The first track from Zappa’s first album, 1967’s Freak Out!, is Hungry Freaks, Daddy, which makes a case for the “left-behinds” of the dominant culture: Lyndon Johnson’s “Great Society.” The track begins with a rich, bouncing bass tone, and a distorted electric playing a simple but strong riff. The vocals, lead by Zappa himself, with some less-than-enthusiastic backing throughout, follow the same riff. Lyrically, the very first line is “Mr. America,” which seems fitting in light of the many years of social commentary that would begin within Zappa’s body of work. The track doesn’t play for long before the signature xylophone sound is heard, filling in the back of the bars. Is it maybe a vibraphone? I should look into this in the future, as it’s a sound we’ll hear a lot on these records.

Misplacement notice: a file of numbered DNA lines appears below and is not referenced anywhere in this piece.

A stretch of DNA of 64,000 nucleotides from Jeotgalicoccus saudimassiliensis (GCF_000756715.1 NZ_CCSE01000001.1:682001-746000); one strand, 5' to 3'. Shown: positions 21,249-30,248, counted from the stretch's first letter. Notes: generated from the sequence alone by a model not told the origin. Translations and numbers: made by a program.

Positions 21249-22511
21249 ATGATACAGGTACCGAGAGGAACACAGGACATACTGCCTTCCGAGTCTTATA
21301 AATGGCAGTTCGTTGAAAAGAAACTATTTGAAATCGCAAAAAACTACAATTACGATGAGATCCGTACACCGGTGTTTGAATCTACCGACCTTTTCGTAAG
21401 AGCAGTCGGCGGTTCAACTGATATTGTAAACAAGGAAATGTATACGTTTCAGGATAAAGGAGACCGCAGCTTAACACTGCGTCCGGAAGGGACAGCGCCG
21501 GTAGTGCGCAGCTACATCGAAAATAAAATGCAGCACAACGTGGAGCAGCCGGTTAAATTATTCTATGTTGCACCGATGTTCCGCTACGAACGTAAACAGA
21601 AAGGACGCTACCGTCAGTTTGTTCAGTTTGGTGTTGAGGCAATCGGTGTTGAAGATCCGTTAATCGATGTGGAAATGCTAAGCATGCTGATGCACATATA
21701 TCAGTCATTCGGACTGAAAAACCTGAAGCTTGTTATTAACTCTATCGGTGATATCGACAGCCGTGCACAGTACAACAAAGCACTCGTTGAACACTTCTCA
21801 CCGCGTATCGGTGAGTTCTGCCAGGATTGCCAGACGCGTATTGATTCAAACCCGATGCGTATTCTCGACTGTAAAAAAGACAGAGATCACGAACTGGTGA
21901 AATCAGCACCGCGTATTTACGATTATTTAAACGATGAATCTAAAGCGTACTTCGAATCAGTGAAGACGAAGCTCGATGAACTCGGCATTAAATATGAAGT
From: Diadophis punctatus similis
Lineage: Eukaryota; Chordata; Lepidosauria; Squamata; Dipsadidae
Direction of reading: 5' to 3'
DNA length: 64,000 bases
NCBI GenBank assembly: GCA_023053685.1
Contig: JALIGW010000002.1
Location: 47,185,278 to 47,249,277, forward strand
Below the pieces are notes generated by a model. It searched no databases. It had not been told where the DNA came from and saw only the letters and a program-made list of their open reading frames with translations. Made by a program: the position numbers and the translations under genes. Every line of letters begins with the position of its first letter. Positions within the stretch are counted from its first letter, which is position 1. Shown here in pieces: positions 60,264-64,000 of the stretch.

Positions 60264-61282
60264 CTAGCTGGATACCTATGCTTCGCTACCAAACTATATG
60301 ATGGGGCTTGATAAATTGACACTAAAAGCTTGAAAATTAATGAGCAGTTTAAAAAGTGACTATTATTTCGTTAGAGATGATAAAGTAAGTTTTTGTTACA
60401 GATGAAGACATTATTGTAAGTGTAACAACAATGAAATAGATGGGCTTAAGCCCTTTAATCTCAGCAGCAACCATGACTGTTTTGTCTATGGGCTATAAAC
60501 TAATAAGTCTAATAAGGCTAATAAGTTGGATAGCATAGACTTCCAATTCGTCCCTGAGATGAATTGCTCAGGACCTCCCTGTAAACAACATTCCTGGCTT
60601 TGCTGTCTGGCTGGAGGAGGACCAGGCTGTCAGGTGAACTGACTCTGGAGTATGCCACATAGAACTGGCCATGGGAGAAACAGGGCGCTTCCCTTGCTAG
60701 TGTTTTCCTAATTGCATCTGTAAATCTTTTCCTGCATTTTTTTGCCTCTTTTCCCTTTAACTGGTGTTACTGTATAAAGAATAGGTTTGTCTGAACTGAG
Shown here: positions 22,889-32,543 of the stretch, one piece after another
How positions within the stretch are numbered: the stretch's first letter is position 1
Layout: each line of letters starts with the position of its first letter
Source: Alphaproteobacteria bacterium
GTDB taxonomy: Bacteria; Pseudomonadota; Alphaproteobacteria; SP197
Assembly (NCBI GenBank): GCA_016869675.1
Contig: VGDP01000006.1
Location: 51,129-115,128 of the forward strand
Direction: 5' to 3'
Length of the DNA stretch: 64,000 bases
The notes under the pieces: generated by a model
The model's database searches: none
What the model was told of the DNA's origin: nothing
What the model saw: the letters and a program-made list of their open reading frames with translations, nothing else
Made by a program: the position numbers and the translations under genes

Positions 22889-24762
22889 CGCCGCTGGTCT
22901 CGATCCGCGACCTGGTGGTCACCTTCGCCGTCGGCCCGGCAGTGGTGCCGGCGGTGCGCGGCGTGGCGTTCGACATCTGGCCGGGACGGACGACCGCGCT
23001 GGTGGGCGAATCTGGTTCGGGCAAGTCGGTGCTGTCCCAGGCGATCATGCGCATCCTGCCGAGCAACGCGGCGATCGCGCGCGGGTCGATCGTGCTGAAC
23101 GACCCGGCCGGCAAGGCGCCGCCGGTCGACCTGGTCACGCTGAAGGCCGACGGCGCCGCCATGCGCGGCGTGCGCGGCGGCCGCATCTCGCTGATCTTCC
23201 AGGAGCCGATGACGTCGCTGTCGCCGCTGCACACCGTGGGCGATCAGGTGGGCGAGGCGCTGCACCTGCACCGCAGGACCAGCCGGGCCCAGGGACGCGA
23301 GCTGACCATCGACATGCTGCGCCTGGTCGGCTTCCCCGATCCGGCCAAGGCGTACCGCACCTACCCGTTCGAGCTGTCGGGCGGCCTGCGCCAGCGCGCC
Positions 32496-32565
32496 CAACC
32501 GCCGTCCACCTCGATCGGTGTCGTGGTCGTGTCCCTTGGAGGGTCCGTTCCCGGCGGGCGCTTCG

The rhythmic complexity picks up – some – in the bridge, with some neat snicking guitar sounds on the off-beat. When we hear about the “left-behinds,” we get a neat little doot doot doot segment, and the by-now-already-classic xylovibrophone filling out the treble section.
We get some kazoo in the transition back to the verses, and Zappa takes a short solo, showcasing his growing fidelity on the instrument even then. It’s far from the tour-de-force(s) he’d later unleash, but the direction of the eclectic electric is already hinted.
I find the song goes on a bit long – it could end satisfactorily, for me, right after the instrumental “Great Society” bit is played, but Zappa continues for his most virulent verse, decrying the “supermarket dream” of his suburban targets. The last verse makes the most passionate plea on behalf of his subjects, the freaks – and though they’ll get their share of skewering, and soon, Hungry Freaks, Daddy, leaves me with the impression that Zappa identifies more strongly with them. He certainly looks the part.
Hungry Freaks, Daddy, is a funky rock song with some moment of interesting instrumentation, and presents a future of bold things to come.